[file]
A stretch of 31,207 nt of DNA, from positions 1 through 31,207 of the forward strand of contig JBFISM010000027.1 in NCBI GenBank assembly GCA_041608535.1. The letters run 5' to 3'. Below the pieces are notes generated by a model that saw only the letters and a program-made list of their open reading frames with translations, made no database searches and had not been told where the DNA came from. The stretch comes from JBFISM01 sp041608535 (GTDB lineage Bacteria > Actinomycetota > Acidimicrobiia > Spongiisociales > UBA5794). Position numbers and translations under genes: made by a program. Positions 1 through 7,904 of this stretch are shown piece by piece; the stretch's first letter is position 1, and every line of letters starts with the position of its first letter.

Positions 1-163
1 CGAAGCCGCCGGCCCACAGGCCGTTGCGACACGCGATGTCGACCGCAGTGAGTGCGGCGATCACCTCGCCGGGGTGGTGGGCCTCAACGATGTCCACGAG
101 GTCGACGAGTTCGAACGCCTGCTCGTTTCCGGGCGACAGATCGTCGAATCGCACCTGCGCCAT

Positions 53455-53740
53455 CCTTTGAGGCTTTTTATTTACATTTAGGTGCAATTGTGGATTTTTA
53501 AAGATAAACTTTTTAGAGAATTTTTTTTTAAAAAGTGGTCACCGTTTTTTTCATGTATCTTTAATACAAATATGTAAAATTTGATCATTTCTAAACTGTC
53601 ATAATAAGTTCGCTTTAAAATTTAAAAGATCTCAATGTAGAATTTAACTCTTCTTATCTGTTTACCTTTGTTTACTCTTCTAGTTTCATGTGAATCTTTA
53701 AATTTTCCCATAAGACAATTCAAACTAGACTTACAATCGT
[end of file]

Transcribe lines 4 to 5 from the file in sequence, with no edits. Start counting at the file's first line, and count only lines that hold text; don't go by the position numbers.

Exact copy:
101 GTCGACGAGTTCGAACGCCTGCTCGTTTCCGGGCGACAGATCGTCGAATCGCACCTGCGCCAT

Positions 53455-53740